- reduce overheads, duplication and errors associated with double-keying of information
- improve service response times
- reduce the administrative burden and costs associated with staff time, call handling and telephony.
By aligning local address data with Council Tax and Business Rate systems, local authorities in Wales have increased their revenue streams by between £50k and £180k per Authority, per annum.
Equally, this project has demonstrated a collaborative working model whereby one service provider can store and maintain key operational information for use by many others across secure networks.
Future working â an evidence based proof of concept for data sharing
This project has now created an environment whereby the pilot organisations have the ability to securely and effectively share location based information/intelligence with one another which goes beyond simply transferring details of incidents. This includes for example violence at work registers. Historically this type of information held by different organisations has not been freely shared even though many public sector workers could be visiting the same potentially dangerous households.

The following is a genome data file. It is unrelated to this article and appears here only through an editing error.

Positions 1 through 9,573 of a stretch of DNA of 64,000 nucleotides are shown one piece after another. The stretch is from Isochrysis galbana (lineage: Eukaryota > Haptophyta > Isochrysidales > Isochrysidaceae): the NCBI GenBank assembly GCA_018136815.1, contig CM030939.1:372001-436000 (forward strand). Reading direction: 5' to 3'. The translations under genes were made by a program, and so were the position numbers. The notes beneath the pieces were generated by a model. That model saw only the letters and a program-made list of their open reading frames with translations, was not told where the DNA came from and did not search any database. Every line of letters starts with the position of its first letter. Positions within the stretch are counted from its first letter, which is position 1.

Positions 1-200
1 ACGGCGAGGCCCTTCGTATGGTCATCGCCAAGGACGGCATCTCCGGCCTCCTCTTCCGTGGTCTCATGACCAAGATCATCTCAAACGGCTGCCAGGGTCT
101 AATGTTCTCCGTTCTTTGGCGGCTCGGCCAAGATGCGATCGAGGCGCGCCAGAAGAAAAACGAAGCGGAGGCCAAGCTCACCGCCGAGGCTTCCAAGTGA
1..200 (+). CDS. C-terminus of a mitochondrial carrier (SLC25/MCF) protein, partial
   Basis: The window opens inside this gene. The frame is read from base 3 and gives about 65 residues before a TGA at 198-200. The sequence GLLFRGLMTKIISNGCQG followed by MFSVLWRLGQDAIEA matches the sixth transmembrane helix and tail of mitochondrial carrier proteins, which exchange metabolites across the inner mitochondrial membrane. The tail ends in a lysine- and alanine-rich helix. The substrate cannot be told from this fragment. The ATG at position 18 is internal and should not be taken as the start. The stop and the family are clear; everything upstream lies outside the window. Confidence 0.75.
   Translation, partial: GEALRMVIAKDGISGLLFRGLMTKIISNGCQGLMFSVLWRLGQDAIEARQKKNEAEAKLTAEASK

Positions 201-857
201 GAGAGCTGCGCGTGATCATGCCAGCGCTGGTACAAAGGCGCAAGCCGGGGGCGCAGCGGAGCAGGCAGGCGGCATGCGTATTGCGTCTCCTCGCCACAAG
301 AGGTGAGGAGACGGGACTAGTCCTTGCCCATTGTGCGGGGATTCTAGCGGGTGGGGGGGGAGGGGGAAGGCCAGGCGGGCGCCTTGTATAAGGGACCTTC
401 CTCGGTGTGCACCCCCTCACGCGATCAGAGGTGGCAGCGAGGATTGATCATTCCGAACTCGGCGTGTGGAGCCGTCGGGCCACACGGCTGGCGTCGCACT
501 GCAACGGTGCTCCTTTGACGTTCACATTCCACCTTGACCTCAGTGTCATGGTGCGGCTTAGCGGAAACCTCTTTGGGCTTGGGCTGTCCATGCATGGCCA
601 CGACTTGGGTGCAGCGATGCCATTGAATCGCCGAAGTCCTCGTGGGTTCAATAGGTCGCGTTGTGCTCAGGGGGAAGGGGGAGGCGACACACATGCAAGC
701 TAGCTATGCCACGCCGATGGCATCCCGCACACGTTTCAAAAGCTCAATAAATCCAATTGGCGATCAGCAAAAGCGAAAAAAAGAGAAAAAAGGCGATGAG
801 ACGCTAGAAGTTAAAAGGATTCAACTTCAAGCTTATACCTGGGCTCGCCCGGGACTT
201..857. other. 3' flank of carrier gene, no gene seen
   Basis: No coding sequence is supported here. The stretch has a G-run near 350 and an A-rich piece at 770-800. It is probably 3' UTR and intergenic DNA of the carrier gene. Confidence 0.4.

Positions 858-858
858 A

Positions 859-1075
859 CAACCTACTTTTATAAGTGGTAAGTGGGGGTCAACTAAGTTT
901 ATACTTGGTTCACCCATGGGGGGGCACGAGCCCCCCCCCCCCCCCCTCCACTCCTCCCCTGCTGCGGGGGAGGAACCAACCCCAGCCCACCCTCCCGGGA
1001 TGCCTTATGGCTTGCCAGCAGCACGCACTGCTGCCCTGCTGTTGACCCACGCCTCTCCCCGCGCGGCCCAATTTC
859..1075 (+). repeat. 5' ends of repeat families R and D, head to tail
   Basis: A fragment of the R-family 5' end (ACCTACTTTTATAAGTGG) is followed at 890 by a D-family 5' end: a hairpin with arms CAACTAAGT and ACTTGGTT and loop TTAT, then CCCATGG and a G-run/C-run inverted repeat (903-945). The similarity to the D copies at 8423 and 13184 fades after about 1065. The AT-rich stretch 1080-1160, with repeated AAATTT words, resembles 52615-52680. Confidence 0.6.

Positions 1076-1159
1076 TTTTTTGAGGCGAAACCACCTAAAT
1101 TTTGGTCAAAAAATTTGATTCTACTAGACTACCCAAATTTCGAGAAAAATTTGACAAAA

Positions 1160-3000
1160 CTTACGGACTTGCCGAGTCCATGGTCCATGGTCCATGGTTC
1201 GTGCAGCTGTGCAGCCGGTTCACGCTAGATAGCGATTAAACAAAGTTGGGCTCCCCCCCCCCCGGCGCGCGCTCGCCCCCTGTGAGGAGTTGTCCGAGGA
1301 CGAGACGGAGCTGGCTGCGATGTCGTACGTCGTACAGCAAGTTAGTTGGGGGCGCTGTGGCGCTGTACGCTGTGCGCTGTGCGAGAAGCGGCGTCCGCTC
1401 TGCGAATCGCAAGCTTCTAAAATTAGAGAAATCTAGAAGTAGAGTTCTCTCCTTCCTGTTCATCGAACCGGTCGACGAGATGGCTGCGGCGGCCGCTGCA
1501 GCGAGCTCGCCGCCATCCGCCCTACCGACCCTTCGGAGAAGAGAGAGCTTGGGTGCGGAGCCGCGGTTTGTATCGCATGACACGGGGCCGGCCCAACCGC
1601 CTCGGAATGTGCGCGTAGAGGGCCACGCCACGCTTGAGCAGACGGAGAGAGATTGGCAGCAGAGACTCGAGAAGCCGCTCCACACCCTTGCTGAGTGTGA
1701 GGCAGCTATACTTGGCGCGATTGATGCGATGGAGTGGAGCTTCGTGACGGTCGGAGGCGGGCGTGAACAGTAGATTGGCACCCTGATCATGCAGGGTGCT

The UPRN is now being used to share vulnerable household information between Social Services and Fire and Rescue Services to provide targeted Free Home Fire Safety Checks to vulnerable households.
Utilising the MAIT schema, there is also an ongoing project for wider intelligence sharing between the fire service, health and social services to identify vulnerable properties where citizens are in receipt of an authority care package.